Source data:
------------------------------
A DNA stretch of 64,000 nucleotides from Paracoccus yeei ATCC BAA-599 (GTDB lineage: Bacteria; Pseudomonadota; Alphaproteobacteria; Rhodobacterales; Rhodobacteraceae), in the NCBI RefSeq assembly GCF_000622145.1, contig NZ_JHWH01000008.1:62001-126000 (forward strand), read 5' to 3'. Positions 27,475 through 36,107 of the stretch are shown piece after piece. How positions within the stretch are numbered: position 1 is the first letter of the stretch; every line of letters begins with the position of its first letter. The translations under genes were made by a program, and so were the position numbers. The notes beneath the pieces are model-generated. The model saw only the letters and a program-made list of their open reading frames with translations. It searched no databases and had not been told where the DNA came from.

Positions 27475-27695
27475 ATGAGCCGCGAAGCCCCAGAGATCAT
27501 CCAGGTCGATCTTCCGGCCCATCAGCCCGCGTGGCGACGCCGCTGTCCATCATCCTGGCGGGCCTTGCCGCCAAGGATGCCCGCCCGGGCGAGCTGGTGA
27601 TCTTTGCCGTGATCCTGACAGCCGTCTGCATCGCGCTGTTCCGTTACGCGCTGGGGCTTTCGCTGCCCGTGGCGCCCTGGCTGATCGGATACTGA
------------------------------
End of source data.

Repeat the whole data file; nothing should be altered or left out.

A DNA stretch of 64,000 nucleotides from Paracoccus yeei ATCC BAA-599 (GTDB lineage: Bacteria; Pseudomonadota; Alphaproteobacteria; Rhodobacterales; Rhodobacteraceae), in the NCBI RefSeq assembly GCF_000622145.1, contig NZ_JHWH01000008.1:62001-126000 (forward strand), read 5' to 3'. Positions 27,475 through 36,107 of the stretch are shown piece after piece. How positions within the stretch are numbered: position 1 is the first letter of the stretch; every line of letters begins with the position of its first letter. The translations under genes were made by a program, and so were the position numbers. The notes beneath the pieces are model-generated. The model saw only the letters and a program-made list of their open reading frames with translations. It searched no databases and had not been told where the DNA came from.

Positions 27475-27695
27475 ATGAGCCGCGAAGCCCCAGAGATCAT
27501 CCAGGTCGATCTTCCGGCCCATCAGCCCGCGTGGCGACGCCGCTGTCCATCATCCTGGCGGGCCTTGCCGCCAAGGATGCCCGCCCGGGCGAGCTGGTGA
27601 TCTTTGCCGTGATCCTGACAGCCGTCTGCATCGCGCTGTTCCGTTACGCGCTGGGGCTTTCGCTGCCCGTGGCGCCCTGGCTGATCGGATACTGA